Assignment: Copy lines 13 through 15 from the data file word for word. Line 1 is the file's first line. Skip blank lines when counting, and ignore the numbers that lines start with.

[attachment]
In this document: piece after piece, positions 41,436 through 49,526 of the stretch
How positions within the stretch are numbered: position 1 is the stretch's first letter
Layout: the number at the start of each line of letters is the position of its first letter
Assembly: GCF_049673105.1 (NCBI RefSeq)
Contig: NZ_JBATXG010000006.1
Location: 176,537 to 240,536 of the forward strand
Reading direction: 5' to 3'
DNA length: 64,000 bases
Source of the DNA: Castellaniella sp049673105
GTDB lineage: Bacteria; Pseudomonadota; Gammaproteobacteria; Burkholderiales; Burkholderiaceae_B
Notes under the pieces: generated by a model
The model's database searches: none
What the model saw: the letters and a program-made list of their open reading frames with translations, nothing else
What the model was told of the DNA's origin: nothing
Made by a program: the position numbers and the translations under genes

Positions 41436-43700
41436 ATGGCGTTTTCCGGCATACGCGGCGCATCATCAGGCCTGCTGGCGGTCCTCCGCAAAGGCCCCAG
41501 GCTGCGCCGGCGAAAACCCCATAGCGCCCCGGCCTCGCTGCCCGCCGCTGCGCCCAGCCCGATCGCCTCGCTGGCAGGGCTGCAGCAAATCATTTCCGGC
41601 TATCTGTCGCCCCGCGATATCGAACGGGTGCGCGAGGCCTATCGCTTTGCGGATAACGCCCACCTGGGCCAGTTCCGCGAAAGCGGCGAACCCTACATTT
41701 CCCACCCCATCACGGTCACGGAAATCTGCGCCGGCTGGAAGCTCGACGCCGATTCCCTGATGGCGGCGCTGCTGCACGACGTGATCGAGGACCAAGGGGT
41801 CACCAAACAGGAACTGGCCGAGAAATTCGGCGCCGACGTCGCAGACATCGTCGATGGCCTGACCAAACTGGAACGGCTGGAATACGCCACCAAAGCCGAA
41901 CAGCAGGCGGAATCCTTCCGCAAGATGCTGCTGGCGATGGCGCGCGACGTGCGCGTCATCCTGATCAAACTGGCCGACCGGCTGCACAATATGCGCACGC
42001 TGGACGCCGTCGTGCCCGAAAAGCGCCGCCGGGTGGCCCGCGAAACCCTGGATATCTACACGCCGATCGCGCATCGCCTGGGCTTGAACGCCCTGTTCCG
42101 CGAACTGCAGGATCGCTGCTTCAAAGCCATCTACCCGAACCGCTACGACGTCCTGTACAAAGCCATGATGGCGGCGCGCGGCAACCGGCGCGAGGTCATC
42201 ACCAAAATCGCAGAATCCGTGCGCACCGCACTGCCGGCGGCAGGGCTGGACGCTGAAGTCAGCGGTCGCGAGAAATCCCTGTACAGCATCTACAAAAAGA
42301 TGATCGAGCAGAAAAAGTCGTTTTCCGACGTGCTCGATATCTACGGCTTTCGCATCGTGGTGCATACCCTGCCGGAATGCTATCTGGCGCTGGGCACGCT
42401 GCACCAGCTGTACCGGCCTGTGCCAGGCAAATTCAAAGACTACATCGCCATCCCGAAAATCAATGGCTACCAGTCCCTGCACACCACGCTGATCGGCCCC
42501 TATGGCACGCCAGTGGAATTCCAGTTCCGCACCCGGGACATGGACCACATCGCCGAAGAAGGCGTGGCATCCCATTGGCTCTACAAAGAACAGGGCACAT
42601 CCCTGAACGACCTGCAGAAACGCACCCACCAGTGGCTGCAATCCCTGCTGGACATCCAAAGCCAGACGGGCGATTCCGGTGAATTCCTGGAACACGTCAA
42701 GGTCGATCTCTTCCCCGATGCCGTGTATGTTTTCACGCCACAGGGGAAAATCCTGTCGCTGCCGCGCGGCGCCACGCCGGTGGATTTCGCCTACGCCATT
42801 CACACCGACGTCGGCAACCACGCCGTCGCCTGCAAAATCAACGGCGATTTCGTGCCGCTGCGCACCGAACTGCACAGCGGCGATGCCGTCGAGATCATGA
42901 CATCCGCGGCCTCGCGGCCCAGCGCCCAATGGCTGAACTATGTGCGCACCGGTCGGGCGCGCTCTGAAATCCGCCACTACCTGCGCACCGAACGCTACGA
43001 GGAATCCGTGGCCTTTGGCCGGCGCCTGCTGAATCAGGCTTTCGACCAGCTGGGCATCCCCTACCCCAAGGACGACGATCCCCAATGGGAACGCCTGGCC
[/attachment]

What the model saw: the letters and a program-made list of their open reading frames with translations, nothing else
What the model was told of the DNA's origin: nothing
Made by a program: the position numbers and the translations under genes